Electric Vehicle Laboratory

Swinburne's Electric Vehicle Laboratory is the home of world-leading research and prototyping of electric vehicles, battery technology, drivetrain and electric motors.

The laboratory boasts a fully-equipped workshop, staffed by specialist engineers and technicians, so that prototypes can be designed, built and tested on site. By collaborating with industry, the lab has created a faster and more dynamic development process.

Recent projects

The lab works on a range of different research and prototyping projects.

Working in partnership with BusTech and AutoCRC, the laboratory developed the first electric bus to be designed, engineered and manufactured in Australia. The lab worked on the engineering design of the bus, the on-site manufacture of battery pack technology and control system development and testing. Swinburne's specialist engineering team have many years combined experience in automotive and industrial sectors and the eBus Project integrates technology from around the world.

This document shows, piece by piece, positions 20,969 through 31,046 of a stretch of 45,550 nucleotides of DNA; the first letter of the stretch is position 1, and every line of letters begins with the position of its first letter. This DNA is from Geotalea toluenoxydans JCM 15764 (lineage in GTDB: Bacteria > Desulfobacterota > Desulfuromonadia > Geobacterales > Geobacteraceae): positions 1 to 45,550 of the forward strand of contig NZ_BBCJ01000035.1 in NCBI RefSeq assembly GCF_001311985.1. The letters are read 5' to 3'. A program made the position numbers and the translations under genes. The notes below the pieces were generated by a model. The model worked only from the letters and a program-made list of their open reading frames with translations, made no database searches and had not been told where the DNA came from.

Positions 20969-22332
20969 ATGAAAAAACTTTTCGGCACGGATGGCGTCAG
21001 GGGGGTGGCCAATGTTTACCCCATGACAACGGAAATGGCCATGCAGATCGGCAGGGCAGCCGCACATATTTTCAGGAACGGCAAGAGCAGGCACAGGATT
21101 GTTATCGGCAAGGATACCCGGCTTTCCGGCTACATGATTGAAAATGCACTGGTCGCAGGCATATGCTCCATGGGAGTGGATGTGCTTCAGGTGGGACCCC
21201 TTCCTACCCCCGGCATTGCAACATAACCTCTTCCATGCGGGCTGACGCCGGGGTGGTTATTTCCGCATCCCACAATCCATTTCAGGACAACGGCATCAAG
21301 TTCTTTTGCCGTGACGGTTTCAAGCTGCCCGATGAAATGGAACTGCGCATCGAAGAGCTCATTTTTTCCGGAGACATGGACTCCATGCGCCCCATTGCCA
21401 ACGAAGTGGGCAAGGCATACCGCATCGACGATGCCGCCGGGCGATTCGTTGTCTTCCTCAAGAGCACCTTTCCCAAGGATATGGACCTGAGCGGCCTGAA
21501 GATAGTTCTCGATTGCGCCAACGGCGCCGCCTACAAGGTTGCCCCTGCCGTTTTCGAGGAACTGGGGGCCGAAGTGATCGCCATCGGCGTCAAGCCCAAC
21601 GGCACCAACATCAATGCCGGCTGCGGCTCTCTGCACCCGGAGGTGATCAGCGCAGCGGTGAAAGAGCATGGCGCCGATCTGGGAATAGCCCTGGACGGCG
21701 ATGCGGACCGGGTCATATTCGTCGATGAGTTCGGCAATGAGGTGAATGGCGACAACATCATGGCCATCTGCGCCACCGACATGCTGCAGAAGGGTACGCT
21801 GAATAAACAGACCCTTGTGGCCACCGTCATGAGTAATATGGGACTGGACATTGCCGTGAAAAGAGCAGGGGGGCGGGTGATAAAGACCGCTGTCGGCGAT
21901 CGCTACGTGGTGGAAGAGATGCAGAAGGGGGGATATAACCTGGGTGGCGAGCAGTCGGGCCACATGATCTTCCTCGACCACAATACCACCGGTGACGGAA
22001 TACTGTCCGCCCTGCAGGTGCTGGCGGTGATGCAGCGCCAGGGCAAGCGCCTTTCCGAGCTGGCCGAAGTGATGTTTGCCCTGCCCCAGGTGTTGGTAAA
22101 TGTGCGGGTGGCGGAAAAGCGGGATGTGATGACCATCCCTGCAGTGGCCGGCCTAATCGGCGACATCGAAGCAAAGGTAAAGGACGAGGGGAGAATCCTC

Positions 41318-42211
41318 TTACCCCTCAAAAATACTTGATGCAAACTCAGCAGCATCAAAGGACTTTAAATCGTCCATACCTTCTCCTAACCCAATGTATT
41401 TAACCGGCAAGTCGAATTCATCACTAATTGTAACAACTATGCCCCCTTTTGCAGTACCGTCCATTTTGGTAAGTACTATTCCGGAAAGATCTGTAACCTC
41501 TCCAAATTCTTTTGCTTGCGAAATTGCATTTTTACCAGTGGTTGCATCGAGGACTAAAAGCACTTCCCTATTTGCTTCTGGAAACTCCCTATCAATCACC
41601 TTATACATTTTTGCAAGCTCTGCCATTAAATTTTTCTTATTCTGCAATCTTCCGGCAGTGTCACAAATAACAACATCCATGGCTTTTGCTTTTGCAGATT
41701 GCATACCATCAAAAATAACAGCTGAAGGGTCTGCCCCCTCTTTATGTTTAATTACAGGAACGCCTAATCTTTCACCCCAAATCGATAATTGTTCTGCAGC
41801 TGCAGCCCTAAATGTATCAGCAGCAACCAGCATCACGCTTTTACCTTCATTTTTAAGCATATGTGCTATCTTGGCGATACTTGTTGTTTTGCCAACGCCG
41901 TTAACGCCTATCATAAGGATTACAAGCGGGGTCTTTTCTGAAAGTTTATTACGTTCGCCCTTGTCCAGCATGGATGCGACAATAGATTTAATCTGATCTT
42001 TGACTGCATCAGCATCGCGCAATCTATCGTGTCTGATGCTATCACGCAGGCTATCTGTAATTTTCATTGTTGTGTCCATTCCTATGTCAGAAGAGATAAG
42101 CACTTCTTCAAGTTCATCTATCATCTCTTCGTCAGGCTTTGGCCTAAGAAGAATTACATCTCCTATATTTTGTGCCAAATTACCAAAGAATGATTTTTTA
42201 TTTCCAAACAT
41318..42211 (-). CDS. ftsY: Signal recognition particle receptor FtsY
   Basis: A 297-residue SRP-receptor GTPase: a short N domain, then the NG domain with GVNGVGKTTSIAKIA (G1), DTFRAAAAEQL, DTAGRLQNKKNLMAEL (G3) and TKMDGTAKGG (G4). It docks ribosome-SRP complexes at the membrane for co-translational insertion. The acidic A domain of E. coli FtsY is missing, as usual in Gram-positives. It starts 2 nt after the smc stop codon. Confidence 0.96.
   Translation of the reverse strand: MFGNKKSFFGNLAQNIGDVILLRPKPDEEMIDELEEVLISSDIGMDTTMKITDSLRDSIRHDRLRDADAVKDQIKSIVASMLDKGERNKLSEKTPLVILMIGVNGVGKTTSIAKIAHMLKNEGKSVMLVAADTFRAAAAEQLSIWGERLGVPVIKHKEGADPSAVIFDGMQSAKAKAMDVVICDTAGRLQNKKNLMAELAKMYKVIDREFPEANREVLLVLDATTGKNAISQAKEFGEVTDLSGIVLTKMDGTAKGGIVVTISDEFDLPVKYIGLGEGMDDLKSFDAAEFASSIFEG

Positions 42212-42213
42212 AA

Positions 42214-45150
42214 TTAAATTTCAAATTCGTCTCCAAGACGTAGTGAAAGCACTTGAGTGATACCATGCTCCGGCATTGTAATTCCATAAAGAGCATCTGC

The lab is also home to Swinburne’s Aurora solar car, Formula SAE and Victoria’s first fast electric car charging station.

Laboratory facilities

  • High voltage battery system
  • Direct current testing rigs
  • Computer controlsimulation for battery charge and discharge
  • Electronic development for control systems
  • Software integration

Battery testing facilities

  • 4 channels, each 2000W
  • Battery charging/discharging current 100A
  • Programmable charging and discharging current and voltage

Temperature and humidifier chamber

  • Temperature range -35C to 180 C
  • Humidity range 10 to 98% RH
  • Both temperature and humidity can be programmed to simulate EV operating conditions
  • Single battery or battery pack can be placed into the chamber for testing

Thermal image camera

  • Temperature range is -20 C to 250C
  • Real-time measurement and real-time display
  • High thermal sensitivity
  • Photos can be taken in real-time to observe battery temperature distribution during battery charging and discharging process